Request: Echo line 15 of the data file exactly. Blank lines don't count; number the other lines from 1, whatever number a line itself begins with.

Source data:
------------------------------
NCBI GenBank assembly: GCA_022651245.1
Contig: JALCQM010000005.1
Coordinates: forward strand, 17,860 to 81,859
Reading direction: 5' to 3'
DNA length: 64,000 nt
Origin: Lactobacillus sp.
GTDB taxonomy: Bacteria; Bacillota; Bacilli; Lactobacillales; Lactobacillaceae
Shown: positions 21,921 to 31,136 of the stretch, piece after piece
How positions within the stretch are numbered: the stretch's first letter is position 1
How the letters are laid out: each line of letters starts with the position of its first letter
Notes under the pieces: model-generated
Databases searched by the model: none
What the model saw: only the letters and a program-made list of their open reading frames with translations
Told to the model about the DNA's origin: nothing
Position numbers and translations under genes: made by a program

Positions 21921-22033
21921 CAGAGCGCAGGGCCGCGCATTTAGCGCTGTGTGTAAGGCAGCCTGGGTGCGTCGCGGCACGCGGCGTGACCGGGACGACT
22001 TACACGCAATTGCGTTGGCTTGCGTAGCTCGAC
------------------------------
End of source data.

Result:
Position numbers and translations under genes: made by a program